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Friday, February 11, 2011

The System Inside

The question is not whether accountability is needed. The question is by what means.

The Reformers of Geneva understood that all humans have a "bent" to go astray. It comes naturally, whether we call ourselves Christians or not.

The propensity to sin is real. While some of us may have a propensity toward certain vices that do not affect others in the same way, we are all in the same boat. Even the apostle Paul called himself "the chief of sinners." There is no room for finger-pointing. As someone observed, the moment we point our finger at someone else, there are three fingers pointing back at us.

The ramifications of the "sin problem" are huge in the work world. Although Colonel Sanders' recipe is an exception, not every recipe concocted in secret is good for business.

Fortune magazine named Enron "America's Most Innovative Company" for six consecutive years. What Fortune apparently did not know, was that Enron was more "innovative" than anyone imagined! Enron's "success" was sustained by an elaborate, creative and fraudulent form of accounting. This huge company, which employed 22,000 people, went bankrupt in 2001. In response, Congress enacted the 2002 Sarbanes-Oxley Act, in an attempt to keep such frauds from occurring in the future.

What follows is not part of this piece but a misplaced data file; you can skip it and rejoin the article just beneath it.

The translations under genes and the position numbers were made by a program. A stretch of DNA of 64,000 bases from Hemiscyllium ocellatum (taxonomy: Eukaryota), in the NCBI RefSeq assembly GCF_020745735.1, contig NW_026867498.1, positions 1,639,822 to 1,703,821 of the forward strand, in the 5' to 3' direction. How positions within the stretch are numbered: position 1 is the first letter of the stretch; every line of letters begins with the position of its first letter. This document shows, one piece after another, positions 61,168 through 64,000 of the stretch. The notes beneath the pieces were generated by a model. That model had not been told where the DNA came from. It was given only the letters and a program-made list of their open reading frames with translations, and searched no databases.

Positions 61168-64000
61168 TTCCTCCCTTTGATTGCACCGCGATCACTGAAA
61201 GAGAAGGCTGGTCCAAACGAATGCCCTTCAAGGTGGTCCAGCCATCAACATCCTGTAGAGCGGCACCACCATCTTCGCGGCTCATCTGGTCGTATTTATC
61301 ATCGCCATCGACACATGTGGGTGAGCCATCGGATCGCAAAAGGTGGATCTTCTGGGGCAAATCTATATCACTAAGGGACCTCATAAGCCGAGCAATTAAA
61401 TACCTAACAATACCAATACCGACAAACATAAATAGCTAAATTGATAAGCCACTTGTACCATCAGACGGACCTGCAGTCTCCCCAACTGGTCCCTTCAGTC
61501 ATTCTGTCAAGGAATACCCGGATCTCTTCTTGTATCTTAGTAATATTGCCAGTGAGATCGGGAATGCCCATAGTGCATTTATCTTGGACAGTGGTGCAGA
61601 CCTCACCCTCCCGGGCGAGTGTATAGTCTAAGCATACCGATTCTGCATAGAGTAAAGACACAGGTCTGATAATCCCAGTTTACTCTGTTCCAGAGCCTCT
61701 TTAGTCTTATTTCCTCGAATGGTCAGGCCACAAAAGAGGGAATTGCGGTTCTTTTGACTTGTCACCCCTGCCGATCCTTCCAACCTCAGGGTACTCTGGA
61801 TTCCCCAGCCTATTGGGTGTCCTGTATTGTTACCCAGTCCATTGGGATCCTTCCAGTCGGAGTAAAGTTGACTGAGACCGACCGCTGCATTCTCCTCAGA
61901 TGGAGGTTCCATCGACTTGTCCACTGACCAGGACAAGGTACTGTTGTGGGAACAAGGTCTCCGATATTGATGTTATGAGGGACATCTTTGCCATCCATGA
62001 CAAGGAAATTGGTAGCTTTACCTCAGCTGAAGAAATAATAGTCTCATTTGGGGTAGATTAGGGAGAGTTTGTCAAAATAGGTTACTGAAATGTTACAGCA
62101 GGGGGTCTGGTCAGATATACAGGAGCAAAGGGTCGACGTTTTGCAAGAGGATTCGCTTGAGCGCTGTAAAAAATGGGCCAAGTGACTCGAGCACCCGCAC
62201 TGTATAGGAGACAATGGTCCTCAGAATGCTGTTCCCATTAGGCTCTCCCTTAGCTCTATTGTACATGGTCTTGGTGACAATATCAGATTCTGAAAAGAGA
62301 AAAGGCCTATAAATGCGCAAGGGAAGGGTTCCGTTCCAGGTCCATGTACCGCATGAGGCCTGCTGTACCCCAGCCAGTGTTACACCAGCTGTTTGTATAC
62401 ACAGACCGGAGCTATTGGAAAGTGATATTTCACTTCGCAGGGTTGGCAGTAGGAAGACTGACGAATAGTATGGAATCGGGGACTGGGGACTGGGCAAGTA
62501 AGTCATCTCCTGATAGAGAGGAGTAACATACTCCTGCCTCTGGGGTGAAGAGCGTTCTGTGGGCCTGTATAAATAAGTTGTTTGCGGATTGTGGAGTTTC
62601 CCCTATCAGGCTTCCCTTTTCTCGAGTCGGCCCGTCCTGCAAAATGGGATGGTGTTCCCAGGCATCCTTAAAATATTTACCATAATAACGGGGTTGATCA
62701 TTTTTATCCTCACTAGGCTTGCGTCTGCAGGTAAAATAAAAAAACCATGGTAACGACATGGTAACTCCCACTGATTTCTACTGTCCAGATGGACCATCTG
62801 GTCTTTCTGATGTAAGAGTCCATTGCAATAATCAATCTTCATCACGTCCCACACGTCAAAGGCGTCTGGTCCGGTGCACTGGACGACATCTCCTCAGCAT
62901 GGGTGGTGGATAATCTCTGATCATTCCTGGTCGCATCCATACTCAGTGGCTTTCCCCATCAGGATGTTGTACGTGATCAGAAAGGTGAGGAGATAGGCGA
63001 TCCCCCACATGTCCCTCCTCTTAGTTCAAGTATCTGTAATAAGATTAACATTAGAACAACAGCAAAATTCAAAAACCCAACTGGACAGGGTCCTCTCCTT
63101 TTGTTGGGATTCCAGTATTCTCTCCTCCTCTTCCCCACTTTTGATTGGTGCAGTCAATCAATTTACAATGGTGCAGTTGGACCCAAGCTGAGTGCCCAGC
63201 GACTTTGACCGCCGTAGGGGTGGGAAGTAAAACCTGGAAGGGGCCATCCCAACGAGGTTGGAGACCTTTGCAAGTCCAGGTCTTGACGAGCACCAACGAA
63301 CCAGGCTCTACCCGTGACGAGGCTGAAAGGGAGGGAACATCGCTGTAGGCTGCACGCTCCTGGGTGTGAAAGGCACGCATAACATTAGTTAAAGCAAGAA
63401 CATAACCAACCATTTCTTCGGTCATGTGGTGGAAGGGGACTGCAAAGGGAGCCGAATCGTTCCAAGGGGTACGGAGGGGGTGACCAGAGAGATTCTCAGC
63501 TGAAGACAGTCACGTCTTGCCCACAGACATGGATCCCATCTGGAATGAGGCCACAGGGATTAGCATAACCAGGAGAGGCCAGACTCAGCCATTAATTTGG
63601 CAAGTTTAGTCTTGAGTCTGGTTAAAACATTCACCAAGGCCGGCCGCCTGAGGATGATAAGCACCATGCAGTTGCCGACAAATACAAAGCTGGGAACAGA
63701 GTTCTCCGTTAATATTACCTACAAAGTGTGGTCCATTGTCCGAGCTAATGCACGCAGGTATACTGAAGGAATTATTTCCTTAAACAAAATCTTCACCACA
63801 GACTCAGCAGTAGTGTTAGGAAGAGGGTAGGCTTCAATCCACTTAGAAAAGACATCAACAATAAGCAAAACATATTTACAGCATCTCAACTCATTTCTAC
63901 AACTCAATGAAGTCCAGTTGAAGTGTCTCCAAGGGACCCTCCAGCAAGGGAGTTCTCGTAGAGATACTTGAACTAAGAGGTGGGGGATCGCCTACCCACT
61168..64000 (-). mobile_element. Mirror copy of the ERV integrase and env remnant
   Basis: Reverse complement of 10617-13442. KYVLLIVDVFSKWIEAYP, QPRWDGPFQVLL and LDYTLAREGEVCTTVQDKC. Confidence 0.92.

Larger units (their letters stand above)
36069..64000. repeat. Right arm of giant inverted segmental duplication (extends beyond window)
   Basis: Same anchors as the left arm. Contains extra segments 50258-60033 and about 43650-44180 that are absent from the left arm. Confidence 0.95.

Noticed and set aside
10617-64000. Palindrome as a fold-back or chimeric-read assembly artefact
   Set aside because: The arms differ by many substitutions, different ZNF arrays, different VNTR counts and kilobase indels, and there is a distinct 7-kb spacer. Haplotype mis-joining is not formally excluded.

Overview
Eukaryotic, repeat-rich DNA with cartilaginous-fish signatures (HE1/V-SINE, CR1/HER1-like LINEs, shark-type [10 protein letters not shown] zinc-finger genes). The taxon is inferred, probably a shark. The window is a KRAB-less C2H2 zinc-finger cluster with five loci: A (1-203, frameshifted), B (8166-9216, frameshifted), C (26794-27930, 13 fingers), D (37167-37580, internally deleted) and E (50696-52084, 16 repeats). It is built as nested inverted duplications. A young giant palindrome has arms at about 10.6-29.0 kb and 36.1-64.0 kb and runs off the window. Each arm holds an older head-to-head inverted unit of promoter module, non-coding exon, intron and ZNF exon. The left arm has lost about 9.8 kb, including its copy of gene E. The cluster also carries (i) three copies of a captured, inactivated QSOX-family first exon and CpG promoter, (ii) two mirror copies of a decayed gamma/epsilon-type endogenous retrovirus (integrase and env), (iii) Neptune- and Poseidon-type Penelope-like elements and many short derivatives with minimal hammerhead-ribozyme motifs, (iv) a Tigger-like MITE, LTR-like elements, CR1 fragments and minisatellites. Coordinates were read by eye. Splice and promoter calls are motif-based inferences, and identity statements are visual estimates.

While accountability measures for the corporate world may be enacted by Congress, such legislation is ineffective when it comes to "personal secrets." The kind of secrets that don't even make it to the back room.

In the work world, safeguards are frequently put in place to discourage people from making bad choices. Requiring two signers on checks, having an independent auditor examine the books once a year, and turning in receipts with requests for personal reimbursements are common safeguards.

While such company policies are necessary, the most effective form of accountability is the self-imposed kind. No matter how many policies a business may put in place, there is no way to have a system of accountability that addresses every possibility for "going astray." The only system that can address it all is the system inside.

In their zeal to transform Geneva from "the smelliest city in Europe" to "a city set on a hill," the Reformers approached accountability in ways that produced unintended consequences that were...well...less than aromatic.

Self-imposed accountability, on the other hand, smells ambrosial.

More to come.

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